a trust legally charitable and that the explanation of the poverty
cases is that a much narrower object may in them be considered
to work a public benefit than in the other categories.”
This view that the relief of poverty in itself supplies the necessary
public element has been expressed in other cases.
Morton L.J. in In re Hobourn Aero Components Limited’s Air Raid
Distress Fund35 stated:
“where poverty is essential in the qualification for benefits under
a particular fund, there have been cases where trusts which
would appear to be of a private nature have been held to be
charitable. An example of this is the case of Spiller v Maude,
[1972] AC 601
[1951] Ch 622
[1950] Ch 177
[1946] Ch 194
which has been already mentioned. The reason, as was
suggested by the Master of Rolls in In re Compton, may be that
the relief of poverty is regarded as being in itself beneficial to the
In Gibson v South American Stores (Gath & Chaves) LD the Court
of Appeal upheld Harman J’s decision that a gift to relieve employees
of a particular company, and their families, who were “necessitous or
deserving” was a valid charitable gift. However, Evershed MR quoted
Lord Greene MR’s remarks from the Compton case that the “poor
relations” cases “must at this date be regarded as good law, although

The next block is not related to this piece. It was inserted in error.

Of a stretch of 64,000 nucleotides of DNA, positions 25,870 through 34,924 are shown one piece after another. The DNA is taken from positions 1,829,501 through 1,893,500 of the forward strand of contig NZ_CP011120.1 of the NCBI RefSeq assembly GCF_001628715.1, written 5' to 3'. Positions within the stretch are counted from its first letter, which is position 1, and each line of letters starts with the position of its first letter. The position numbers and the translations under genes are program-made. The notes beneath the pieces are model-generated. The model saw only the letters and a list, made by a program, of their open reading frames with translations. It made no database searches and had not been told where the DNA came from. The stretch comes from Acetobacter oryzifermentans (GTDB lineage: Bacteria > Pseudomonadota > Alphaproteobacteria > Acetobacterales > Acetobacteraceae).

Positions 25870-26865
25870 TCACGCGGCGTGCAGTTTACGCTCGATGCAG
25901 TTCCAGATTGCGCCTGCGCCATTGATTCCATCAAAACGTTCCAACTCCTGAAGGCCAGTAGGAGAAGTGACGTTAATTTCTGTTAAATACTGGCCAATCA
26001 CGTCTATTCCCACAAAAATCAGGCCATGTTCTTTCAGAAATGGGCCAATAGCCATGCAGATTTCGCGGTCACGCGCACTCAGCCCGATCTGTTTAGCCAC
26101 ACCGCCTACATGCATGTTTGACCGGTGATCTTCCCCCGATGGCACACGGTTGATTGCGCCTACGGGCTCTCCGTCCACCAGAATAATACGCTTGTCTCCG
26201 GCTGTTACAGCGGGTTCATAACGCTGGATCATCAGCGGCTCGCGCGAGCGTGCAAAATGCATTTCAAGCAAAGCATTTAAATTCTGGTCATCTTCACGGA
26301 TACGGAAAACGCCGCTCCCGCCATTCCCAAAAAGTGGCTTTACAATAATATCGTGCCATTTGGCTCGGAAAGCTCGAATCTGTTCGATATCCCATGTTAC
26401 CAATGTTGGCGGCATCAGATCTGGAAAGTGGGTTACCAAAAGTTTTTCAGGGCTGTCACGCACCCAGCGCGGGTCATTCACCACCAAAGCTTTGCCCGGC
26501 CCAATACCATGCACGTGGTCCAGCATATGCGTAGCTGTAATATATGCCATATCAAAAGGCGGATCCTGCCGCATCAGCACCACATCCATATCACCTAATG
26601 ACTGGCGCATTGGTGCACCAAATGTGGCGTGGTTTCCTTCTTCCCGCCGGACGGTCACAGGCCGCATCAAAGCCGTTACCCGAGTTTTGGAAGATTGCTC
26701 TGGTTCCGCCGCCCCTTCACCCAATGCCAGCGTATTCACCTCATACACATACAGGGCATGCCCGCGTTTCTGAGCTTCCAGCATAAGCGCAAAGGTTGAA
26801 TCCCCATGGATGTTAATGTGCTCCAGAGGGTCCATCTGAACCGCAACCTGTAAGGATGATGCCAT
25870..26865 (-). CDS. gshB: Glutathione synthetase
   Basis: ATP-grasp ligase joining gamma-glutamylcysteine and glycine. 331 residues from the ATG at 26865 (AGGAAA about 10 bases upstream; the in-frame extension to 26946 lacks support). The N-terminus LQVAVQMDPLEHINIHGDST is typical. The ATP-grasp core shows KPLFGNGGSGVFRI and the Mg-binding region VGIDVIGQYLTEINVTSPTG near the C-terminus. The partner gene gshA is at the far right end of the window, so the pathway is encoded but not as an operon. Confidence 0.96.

they are, perhaps, anomalous”. He went on to say:
“….it would, I think, be impossible for the court in the light of that
observation to treat now as wrongly decided the poor-relations
cases, properly so called, and it is true that Lord Greene MR
earlier in his judgment had said that the explanation of them
might be – not was but might be – that relief of poverty in itself
supplied the necessary characteristic.”
In re Scarisbrick Evershed MR stated:
“The ‘poor relations’ cases may be justified on the basis that the
relief of poverty is of so altruistic a character that the public
element may necessarily be inferred thereby……”
The other view on the cases which establish that a sufficient section of
the public for relief of poverty cases may be a more limited class than